Broken Congress: It can’t fix the border, fund allies or impeach Mayorkas as GOP revolts (Part-2)

House Republicans are hoping to win a special election to replace booted GOP Rep. George Santos in New York or wait for Majority Leader Steve Scalise, who is battling illness, to return to Washington. “They’re unable to rally behind anything but extremism,” said Massachusetts Democratic Whip Katherine Clark.

McConnell faced a separate mutiny in the Senate over the border security plan he grudgingly decided to pursue to meet hard-right demands to attach Ukraine's national security aid to an almost politically impossible immigration solution. After the bipartisan plan was announced, Republicans headed by Sen. Mike Lee of Utah, Sen. Ted Cruz of Texas, and others blasted it, pushing McConnell to reject it.

This was McConnell's second retreat, after GOP senators rejected his counsel and opposed extra international help for Ukraine last autumn. Lee tweeted, “Time to disband The Firm,” ridiculing McConnell and Schumer.

Republicans filibustered the border plan on a party-line vote Wednesday, but senators began considering a smaller $95 billion assistance package for Ukraine, Israel, Taiwan, other friends. However, final passage remains questionable.

Trump, the former president and current party frontrunner, orchestrated from afar, calling the border package the “dumbest bill I've ever seen” and criticizing McConnell, one of the few GOP leaders who has not endorsed his presidential bid.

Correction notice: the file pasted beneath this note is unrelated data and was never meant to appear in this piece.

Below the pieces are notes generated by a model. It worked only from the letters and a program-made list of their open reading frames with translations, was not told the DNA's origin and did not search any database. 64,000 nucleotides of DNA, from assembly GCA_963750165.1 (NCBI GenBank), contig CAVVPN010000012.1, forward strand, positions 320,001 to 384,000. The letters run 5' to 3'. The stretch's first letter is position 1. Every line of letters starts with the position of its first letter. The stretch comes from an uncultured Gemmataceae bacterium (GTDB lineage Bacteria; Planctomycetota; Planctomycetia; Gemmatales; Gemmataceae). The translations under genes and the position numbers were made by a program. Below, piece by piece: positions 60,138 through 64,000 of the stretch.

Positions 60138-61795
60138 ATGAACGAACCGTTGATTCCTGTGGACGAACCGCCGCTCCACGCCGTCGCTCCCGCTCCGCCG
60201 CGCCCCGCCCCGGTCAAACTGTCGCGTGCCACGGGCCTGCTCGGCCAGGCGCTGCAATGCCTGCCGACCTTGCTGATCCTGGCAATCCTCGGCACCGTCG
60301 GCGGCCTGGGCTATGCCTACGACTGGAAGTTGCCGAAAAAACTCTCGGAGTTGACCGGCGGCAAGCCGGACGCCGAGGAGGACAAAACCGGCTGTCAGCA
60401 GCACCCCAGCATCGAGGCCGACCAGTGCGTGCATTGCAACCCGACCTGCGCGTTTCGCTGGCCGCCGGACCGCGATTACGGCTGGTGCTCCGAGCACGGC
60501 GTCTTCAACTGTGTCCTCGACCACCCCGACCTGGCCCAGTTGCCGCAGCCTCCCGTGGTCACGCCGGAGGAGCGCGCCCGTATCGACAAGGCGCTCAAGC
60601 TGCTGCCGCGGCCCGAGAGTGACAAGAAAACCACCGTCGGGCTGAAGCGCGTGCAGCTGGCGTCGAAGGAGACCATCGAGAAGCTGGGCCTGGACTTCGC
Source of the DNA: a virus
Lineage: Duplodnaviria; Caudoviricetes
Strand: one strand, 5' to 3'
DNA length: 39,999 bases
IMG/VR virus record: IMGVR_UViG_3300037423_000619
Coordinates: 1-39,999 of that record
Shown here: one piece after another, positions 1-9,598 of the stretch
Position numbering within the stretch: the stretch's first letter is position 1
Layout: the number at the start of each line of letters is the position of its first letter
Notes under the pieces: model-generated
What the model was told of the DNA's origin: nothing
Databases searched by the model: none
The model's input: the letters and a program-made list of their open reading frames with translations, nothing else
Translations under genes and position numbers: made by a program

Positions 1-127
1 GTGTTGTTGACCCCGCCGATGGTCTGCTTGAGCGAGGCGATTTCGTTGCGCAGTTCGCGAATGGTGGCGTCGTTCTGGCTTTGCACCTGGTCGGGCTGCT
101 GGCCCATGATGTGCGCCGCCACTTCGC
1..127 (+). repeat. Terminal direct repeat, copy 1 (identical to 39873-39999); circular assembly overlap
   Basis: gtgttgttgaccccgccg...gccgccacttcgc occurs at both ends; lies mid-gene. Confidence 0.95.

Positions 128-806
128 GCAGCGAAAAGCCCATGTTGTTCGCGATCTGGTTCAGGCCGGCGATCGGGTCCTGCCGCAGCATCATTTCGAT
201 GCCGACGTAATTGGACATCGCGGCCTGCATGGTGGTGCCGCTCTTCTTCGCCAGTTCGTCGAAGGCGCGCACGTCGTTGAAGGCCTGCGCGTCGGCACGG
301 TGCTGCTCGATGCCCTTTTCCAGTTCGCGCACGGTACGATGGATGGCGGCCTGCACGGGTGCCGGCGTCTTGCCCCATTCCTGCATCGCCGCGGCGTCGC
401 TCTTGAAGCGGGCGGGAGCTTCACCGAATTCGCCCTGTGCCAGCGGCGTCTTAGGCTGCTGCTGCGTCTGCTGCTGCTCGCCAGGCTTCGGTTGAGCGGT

Since December 2020, when Biden won the presidential election Trump lost, the two men have not talked. After the Jan. 6, 2021, Capitol attack, McConnell blamed Trump for spinning “wild” charges of a stolen election, alienating the two former partners in an uncharacteristically critical address.

McConnell insists he would back the Republican presidential nominee, but it's evident their relationship has worsened. Democratic Sen. Patty Murray of Washington state urges Republicans to recognize the consequences after “we all had to flee or be barricaded ourselves into our offices” during the Jan. 6 mob attack by Trump supporters.

“Why be a senator if you let Donald Trump make all the decisions?” First-term Republican Rep. Cory Mills of Florida said the week's losses weren't why he entered Congress after the service.

He departed the Capitol on Wednesday saying, “We’re definitely seeing a shift in politics.” Mills, a Trump supporter, said this Congress “went from kind of the old guard” to a “American First agenda” under Trump.